In 2021, UNICEF Nigeria significantly met its Humanitarian Action for Children (HAC) targets, including the following:
• 451,994 children identified with severe acute malnutrition (SAM) received treatment at UNICEF-supported treatment centers
• sustained access to safe water for drinking cooking, and personal hygiene was ensured for over 1.6 million conflict-affected people.
• Some 3,000 children formerly associated with armed groups have been reintegrated within their families and communities with UNICEF support.
• Over 900,000 children accessed education, including early learning.
The closure of camps has enabled some people, especially those hailing from towns to return home and to also host their relatives. In some cases, it has resulted in recurrent displacement of internally displaced people (IDPs), elsewhere in Borno.
Ongoing violence in Zamfara State continues to reduce access for development programs, and has aggravated the humanitarian impact for affected communities, including in terms of severe acute malnutrition, attacks on schools, and the abduction of children.
Thanks to donors’ generous support, the pipeline for life savings nutrition commodities, including Ready-To-Use-Therapeutic Food (RUTF) for both Northeast and Northwest are currently secured through June 2022.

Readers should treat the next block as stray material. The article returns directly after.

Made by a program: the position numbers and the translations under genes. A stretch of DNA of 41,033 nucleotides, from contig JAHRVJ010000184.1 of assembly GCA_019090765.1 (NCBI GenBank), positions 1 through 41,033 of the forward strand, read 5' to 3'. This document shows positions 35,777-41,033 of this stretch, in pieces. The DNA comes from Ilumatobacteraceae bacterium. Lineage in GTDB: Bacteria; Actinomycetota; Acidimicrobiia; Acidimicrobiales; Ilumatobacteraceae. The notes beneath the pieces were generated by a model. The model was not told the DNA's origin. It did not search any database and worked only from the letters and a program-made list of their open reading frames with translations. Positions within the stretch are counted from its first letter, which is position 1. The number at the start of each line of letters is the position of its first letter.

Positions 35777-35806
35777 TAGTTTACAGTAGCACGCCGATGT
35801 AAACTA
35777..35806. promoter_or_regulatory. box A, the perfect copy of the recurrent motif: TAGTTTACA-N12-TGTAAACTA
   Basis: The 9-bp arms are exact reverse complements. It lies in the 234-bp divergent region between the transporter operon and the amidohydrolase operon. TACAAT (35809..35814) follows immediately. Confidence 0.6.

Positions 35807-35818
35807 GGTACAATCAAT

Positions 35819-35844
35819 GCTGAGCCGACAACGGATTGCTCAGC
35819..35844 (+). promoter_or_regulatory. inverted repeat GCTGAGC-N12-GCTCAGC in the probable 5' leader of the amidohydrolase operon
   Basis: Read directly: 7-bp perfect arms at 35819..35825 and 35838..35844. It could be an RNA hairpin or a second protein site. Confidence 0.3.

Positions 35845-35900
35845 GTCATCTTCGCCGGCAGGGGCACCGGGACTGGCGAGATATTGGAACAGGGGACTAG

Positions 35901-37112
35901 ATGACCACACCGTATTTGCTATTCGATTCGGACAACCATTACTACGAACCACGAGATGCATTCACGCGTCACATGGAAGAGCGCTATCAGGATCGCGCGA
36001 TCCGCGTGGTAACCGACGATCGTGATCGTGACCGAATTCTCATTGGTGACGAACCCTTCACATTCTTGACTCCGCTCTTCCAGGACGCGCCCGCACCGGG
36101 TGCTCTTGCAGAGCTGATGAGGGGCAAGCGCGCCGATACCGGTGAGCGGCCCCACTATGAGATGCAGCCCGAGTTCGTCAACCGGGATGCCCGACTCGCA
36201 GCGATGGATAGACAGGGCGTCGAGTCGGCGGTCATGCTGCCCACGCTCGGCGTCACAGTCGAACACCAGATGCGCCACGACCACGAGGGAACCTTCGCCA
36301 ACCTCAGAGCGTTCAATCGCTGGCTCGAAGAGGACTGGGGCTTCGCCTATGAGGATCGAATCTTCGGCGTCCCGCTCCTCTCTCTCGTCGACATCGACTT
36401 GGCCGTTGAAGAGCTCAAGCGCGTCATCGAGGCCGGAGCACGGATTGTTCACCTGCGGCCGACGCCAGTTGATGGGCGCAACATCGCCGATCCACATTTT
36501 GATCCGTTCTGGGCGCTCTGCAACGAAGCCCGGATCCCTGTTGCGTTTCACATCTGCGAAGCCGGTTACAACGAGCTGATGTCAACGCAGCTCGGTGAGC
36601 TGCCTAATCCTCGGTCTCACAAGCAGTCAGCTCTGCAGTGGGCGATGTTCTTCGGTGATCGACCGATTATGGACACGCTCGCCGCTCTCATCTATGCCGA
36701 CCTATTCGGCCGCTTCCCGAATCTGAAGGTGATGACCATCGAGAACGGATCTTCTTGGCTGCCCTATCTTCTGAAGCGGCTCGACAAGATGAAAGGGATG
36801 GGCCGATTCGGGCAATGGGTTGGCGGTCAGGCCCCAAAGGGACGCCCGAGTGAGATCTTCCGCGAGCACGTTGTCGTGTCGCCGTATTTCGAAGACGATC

Situation in Numbers
5.1 million children in need of humanitarian assistance in Northeast (Nigeria HNO 2021)
8.7 million people in need in Northeast (Nigeria HNO 2021)
2.2 million IDPs in Northeast (IOM DTM Round 39, December 2021)
400,000 IDPs in Northwest (IOM DTM Round 8, Dec. 2021) (Katsina, Sokoto & Zamfara States)
Funding Overview and Partnerships
In 2021, UNICEF requested US$ 179 million to reach 3.8 million people, including 2.3 million children 1 with life-saving assistance in the Northeast and Northwest of Nigeria. Funds received amounted to $ 83.2 million (56 per cent of requirement), with $ 50.4 million received in 2021 and $ 32.9 million carried over from 2020. UNICEF thanks all donors who contributed to the 2021 HAC.
These include Belgium, the Central Emergency Response Fund (CERF), Canada, the European Union (ECHO), Germany, Japan, Kuwait, Mexico, the UNICEF National Committees (NATCOMs), the Nigeria Humanitarian Fund (NHF), Spain, Sweden, Switzerland, the United Arab Emirates, the United Kingdom, and the United States of America. The most significant funding shortfalls occurred in Water Sanitation and Hygiene (WASH) – funded at 32 per cent, and child protection – funded at 38 per cent.
Funds mobilized were utilized to ensure maximum achievement of life-saving targets.